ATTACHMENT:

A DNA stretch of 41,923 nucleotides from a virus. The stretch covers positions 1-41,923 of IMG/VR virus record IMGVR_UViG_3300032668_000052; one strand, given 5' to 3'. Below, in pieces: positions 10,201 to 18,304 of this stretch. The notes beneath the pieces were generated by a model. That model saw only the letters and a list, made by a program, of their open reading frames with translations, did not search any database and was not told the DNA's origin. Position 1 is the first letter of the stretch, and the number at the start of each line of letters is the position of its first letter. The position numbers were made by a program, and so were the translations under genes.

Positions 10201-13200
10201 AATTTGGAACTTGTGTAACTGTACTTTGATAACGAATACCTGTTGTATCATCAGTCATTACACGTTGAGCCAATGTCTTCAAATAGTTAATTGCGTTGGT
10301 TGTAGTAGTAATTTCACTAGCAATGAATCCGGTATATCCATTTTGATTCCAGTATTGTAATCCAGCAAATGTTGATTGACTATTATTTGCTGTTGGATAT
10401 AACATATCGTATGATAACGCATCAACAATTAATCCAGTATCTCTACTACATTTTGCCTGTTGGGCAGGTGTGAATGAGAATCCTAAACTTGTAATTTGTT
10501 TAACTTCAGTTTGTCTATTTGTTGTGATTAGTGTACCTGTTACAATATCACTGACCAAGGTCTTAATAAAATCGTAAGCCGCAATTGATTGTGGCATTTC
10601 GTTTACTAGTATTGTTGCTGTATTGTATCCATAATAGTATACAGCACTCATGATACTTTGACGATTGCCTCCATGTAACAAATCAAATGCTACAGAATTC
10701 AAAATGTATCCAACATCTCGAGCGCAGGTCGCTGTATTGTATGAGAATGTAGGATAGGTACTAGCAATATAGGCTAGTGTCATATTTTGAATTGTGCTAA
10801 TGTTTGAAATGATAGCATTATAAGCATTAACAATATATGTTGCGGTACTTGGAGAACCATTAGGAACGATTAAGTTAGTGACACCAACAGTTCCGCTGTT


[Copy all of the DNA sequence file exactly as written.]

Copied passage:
A DNA stretch of 41,923 nucleotides from a virus. The stretch covers positions 1-41,923 of IMG/VR virus record IMGVR_UViG_3300032668_000052; one strand, given 5' to 3'. Below, in pieces: positions 10,201 to 18,304 of this stretch. The notes beneath the pieces were generated by a model. That model saw only the letters and a list, made by a program, of their open reading frames with translations, did not search any database and was not told the DNA's origin. Position 1 is the first letter of the stretch, and the number at the start of each line of letters is the position of its first letter. The position numbers were made by a program, and so were the translations under genes.

Positions 10201-13200
10201 AATTTGGAACTTGTGTAACTGTACTTTGATAACGAATACCTGTTGTATCATCAGTCATTACACGTTGAGCCAATGTCTTCAAATAGTTAATTGCGTTGGT
10301 TGTAGTAGTAATTTCACTAGCAATGAATCCGGTATATCCATTTTGATTCCAGTATTGTAATCCAGCAAATGTTGATTGACTATTATTTGCTGTTGGATAT
10401 AACATATCGTATGATAACGCATCAACAATTAATCCAGTATCTCTACTACATTTTGCCTGTTGGGCAGGTGTGAATGAGAATCCTAAACTTGTAATTTGTT
10501 TAACTTCAGTTTGTCTATTTGTTGTGATTAGTGTACCTGTTACAATATCACTGACCAAGGTCTTAATAAAATCGTAAGCCGCAATTGATTGTGGCATTTC
10601 GTTTACTAGTATTGTTGCTGTATTGTATCCATAATAGTATACAGCACTCATGATACTTTGACGATTGCCTCCATGTAACAAATCAAATGCTACAGAATTC
10701 AAAATGTATCCAACATCTCGAGCGCAGGTCGCTGTATTGTATGAGAATGTAGGATAGGTACTAGCAATATAGGCTAGTGTCATATTTTGAATTGTGCTAA
10801 TGTTTGAAATGATAGCATTATAAGCATTAACAATATATGTTGCGGTACTTGGAGAACCATTAGGAACGATTAAGTTAGTGACACCAACAGTTCCGCTGTT